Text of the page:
A traditional insect collection involves the collection, proper mounting/pinning and display of insects. This can get quite complicated and a full description of every possible mounting technique is beyond the requirements for this course. However, a brief introduction to starting a traditional insect collection can be watched here:
Because this is an on-line class, our collection will be submitted as a photographic collection. You can use traditional collection methods and then photograph your insects for this class, or just take clear photographs in any of a number of ways discussed below.
This collection will require you to collect 50 different insects/arthropods. The collection will be submitted as a set of ‘slides’, one per insect. Each slide will be filled using the template provided (don’t worry about that for the moment). The collection will be submitted by the designated time and date (TBA) near the end of the course.
Because I want you to start looking and paying attention to all ‘bugs’ I will allow you to include a number of other arthropods as well. This will help you to actually look and see what the differences are between insects and the other arthropod groups.
As part of your total of 50, you may include:
- 2 very different spiders
- 1 opiliones (Daddy-long-legs or Harvestman)
- 1 millipede
- 1 centipede
- 1 mite
- 1 tick
- 1 sowbug OR pillbug (not both)
For your photographs you may take picture of live insects if you can get photos that are clear enough to identify. Some of these can take place in the field. It is easier to take pictures of live insects in the mornings or on cold days, since the insects can not move as quickly.
Other insects can be collected, cooled down in the refrigerator for photographs and then released if desired.
Most insects will need to be killed in order to take clear photographs. A common and convenient method of killing insects for further examination (or prior to traditional mounting) is to put them in the freezer long enough to kill them. Insects can also be collected and killed in the traditional way (using a killing jar – see Appendix) before being photographed.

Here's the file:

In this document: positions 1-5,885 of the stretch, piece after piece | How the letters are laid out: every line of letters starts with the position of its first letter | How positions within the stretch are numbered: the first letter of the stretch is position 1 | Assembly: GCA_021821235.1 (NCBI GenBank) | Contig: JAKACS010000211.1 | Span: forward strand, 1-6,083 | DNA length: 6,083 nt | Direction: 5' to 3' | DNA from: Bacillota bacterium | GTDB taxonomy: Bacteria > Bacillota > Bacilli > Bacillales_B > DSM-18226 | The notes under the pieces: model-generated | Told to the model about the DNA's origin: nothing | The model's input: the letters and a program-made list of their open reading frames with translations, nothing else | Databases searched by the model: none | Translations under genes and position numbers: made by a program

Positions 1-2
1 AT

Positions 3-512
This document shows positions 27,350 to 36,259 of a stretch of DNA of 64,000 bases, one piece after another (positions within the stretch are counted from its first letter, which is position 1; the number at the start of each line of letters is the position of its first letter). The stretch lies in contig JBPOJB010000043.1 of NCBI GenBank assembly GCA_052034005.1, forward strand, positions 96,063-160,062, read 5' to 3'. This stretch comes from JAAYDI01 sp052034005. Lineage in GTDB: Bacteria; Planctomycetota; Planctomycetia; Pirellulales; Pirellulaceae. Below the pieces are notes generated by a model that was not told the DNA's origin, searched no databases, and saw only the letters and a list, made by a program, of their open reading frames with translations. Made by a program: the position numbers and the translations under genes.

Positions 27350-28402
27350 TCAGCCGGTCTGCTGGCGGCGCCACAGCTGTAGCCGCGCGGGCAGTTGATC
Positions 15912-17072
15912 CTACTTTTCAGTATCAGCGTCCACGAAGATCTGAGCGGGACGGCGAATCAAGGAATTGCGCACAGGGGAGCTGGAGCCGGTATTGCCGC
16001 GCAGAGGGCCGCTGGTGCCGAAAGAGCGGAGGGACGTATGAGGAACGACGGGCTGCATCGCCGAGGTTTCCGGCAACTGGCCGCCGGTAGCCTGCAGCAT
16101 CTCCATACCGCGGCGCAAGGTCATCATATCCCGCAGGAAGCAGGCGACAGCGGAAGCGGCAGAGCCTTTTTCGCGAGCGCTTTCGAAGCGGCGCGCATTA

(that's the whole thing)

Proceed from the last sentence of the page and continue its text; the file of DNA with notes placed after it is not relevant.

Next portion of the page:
I will also let you include 5 very different immatures. The problem with immatures is that they are often much more difficult to identify and key out. Even professionals will often raise some species to maturity before making a positive ID. However, immatures are often the stage of the insect causes the most damage to prairie crops. Therefore, it is important to be able to distinguish between the immatures of the different insect orders. Immatures may include examples of very different caterpillars, sawfly larvae, bee larvae, ant larvae, beetle grubs, immature true bugs and very different looking maggots.
In total, that makes a maximum of 8 ‘non-insect’ arthropods you can include in your collection and 5 immatures. You would still need 37 very different looking adults representing as many different orders as possible. Adults are by far the easiest to ID and there are numerous keys available.
Be aware that if you submit more than one slide of the same insect species in the same lifecycle stage, it will be discounted. For example, if you submit five slides of an adult Tarnished Plant Bug, I will only give you credit for one. But if you submit one picture of an adult Bertha Armyworm moth, and one picture of a Bertha Armyworm caterpillar, that will count as two.